To get the attention of a specific person in a group email or meeting invite, use the @Mention function. This works particularly well for emails sent to multiple recipients or if you want to convey the urgency of your message.

In the body of your email or invite message, type the @ symbol followed by the name of the person you want to tag (e.g., @johndoe). Doing so will highlight the name in the message and automatically add it to the To line of your message.

You can also search for messages you’re tagged in by selecting Filter Email from the Home tab, and then clicking Mentioned.

Add notes to emails

With Outlook, you can add sticky notes to specific parts of an email. To add a sticky note, simply drag your cursor to highlight your chosen text in the email, and then release the mouse button to trigger a pop-up object menu. On that object menu, select Add Note. This will open a OneNote feed within Outlook, where you can add text or images to your sticky note.

Schedule a Teams meeting

Teams is Microsoft’s unified communication and collaboration platform, and it includes the Outlook add-in. This feature allows you to set up Teams meetings directly from Outlook. It also lets you view, accept, or join meetings while in either app.

To schedule a Teams meeting on Outlook, follow these steps:

  1. Switch to the calendar view on Outlook. Click the New Teams Meeting tab.
  2. Add individual participants or entire contact groups to the Required or Optional fields.
  3. Type in the topic, start time, and end time of the meeting. There’s no need to add the dial-in phone numbers and conferencing IDs to the invite, as Outlook does this automatically for you.
  4. Create a message inviting the recipients to the meeting, then click Send.

Share emails to Teams

With Outlook, you can easily share an email from your inbox directly to a specific Teams channel. To do that, follow these steps:

  1. Select the email you want to share.
  2. Click the Share to Teams button.
  3. On the Share to Microsoft Teams pop-up menu, type the name of the person or channel you want to share to. Check the “Include attachments” tickbox if you want to include the email’s attachments.

These are just some of the things you can do to improve your Outlook experience. For more on how to get the most out of Outlook and other Microsoft products, drop us a line today.

If you are looking for an expert to help you find the best solutions for your business talk to GCInfotech about a free technology assessment

Published with consideration from TechAdvisory.org SOURCE

Over the past several years, the debate about cloud technology in business has moved away from “Is it a safe option?” to “How can I move more of my tools to the cloud?” There is an overwhelming number of options and many business owners don’t know where to start. If that’s the position you find yourself in, we recommend starting with six basic tools.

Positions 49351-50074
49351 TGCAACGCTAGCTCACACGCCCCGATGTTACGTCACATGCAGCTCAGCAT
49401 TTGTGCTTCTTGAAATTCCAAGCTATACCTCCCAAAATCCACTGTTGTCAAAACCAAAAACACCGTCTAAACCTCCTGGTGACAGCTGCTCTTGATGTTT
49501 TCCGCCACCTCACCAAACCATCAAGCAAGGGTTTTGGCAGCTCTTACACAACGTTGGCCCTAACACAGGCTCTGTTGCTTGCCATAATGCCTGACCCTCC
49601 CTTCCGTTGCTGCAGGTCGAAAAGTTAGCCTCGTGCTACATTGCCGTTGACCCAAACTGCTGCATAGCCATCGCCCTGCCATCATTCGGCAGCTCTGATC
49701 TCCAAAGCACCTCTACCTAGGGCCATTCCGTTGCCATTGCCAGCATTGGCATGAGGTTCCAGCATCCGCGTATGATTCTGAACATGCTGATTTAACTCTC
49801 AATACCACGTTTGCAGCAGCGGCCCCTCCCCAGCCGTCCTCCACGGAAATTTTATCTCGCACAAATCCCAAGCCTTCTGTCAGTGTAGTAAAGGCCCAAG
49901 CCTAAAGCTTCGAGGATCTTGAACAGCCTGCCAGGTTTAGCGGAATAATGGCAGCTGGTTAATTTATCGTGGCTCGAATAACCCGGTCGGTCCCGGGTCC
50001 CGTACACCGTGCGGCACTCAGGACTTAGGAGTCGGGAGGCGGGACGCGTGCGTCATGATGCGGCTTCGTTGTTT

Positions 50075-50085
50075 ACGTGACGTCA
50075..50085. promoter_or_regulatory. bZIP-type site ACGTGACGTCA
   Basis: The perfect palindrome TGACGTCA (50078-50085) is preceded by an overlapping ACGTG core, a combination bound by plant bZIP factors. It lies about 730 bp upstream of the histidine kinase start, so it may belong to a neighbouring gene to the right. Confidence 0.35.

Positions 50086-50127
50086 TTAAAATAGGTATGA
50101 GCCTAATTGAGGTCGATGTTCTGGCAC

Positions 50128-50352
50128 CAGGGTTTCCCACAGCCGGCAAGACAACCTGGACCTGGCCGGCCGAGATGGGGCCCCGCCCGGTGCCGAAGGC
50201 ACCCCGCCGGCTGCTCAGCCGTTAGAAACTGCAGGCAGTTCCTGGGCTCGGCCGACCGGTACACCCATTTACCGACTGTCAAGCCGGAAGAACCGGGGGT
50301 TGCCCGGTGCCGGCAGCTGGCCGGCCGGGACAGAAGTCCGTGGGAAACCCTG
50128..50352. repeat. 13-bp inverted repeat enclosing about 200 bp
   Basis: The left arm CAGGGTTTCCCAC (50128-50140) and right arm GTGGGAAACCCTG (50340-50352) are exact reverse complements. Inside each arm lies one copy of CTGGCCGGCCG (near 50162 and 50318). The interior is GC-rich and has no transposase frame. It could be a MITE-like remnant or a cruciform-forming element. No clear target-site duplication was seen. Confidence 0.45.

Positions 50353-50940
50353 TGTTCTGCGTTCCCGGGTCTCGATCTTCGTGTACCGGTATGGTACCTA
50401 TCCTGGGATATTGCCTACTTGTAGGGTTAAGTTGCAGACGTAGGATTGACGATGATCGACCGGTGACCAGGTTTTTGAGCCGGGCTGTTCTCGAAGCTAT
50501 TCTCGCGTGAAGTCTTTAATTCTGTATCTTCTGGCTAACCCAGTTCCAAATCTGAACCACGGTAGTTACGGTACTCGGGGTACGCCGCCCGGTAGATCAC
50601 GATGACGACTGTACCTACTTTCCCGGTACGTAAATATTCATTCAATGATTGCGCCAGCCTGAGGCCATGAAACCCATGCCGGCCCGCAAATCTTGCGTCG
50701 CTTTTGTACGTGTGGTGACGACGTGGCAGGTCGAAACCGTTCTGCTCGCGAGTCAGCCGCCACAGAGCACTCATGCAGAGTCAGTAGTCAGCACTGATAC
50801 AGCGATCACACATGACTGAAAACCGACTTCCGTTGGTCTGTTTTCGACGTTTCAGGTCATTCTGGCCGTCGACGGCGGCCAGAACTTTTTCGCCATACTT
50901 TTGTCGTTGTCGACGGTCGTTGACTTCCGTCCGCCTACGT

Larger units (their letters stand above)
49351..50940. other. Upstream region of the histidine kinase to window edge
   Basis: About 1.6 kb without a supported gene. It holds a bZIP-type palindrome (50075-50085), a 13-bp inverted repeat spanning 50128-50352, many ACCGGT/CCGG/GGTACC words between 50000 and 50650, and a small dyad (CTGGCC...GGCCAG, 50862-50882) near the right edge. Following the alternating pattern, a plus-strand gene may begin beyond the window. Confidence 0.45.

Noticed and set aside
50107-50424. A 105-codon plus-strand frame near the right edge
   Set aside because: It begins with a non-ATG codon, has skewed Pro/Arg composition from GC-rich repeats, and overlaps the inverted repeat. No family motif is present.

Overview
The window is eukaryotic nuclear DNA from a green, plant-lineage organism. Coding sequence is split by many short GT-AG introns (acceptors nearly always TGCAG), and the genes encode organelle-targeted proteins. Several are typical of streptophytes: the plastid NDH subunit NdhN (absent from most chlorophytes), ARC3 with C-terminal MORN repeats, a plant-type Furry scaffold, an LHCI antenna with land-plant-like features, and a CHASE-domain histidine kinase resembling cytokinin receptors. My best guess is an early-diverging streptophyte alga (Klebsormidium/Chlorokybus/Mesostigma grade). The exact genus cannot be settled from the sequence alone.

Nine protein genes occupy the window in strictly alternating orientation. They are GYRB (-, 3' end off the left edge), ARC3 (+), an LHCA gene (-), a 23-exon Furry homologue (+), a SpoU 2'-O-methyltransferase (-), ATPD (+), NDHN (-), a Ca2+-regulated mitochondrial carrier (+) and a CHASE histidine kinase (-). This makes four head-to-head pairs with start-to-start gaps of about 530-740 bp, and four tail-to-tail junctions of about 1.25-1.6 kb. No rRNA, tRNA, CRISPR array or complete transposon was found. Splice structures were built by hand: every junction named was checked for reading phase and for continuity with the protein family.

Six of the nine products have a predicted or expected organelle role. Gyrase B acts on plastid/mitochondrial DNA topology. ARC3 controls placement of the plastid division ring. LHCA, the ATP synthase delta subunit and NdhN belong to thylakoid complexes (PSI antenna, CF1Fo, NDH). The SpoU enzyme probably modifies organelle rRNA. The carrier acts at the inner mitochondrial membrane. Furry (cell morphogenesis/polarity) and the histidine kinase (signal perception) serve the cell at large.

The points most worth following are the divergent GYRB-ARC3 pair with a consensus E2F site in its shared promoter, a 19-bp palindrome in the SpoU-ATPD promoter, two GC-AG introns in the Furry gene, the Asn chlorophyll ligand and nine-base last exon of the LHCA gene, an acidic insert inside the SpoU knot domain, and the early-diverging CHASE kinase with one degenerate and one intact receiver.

Email

Every business needs email. And while there are plenty of non-cloud options to choose from, they require a lot of maintenance. Opting for cloud-based email means you pay for the service without worrying about hardware requirements or software updates. These issues, among others, will be handled by the provider and backed by service level guarantees.

File storage

Storing company files in the cloud is a great way to give employees more mobility and flexibility. Everyone can access information from almost any internet-enabled device without compromising security, since providers include things like encryption and multi-factor authentication as part of the monthly service fee.

You can opt for either DIY cloud storage such as Microsoft’s OneDrive and Dropbox or a slightly more expensive managed solution that will provide customization opportunities and regulatory compliance management.

Document creation and collaboration

It’s easy to confuse apps like Office 365 and Google Docs with cloud file storage but they’re not the same. What sets them apart is whether or not you can edit documents stored on these platforms. In most cases, multiple users can alter the same document simultaneously and see mirror images on their screens even if they’re hundreds of miles apart.

Between faster document turnaround times and fewer separate versions of files, there’s no reason to keep everything offline. Business owners used to worry about security but vendors today invest 100 times more resources in protecting client info than a small operation could ever match.

Server hosting

Whether your business requires a single low-scale server or several high-powered ones, it’s becoming harder to justify maintaining those at your physical location. They’re too finicky and expensive compared to their cloud alternatives.

Server hosting enables you to accomplish via an app all that you could with in-house hardware. The costs are also spread out month to month rather than all at once during the setup phase.

Backup and recovery

The entire basis of cloud technology is that you have total access to hardware and software that’s located far from your office. That makes things like cloud file storage and server hosting perfect for recovering from a disaster. If a natural disaster or cyberattack renders your office inoperable, all you need to do is log in to your cloud platform from somewhere else.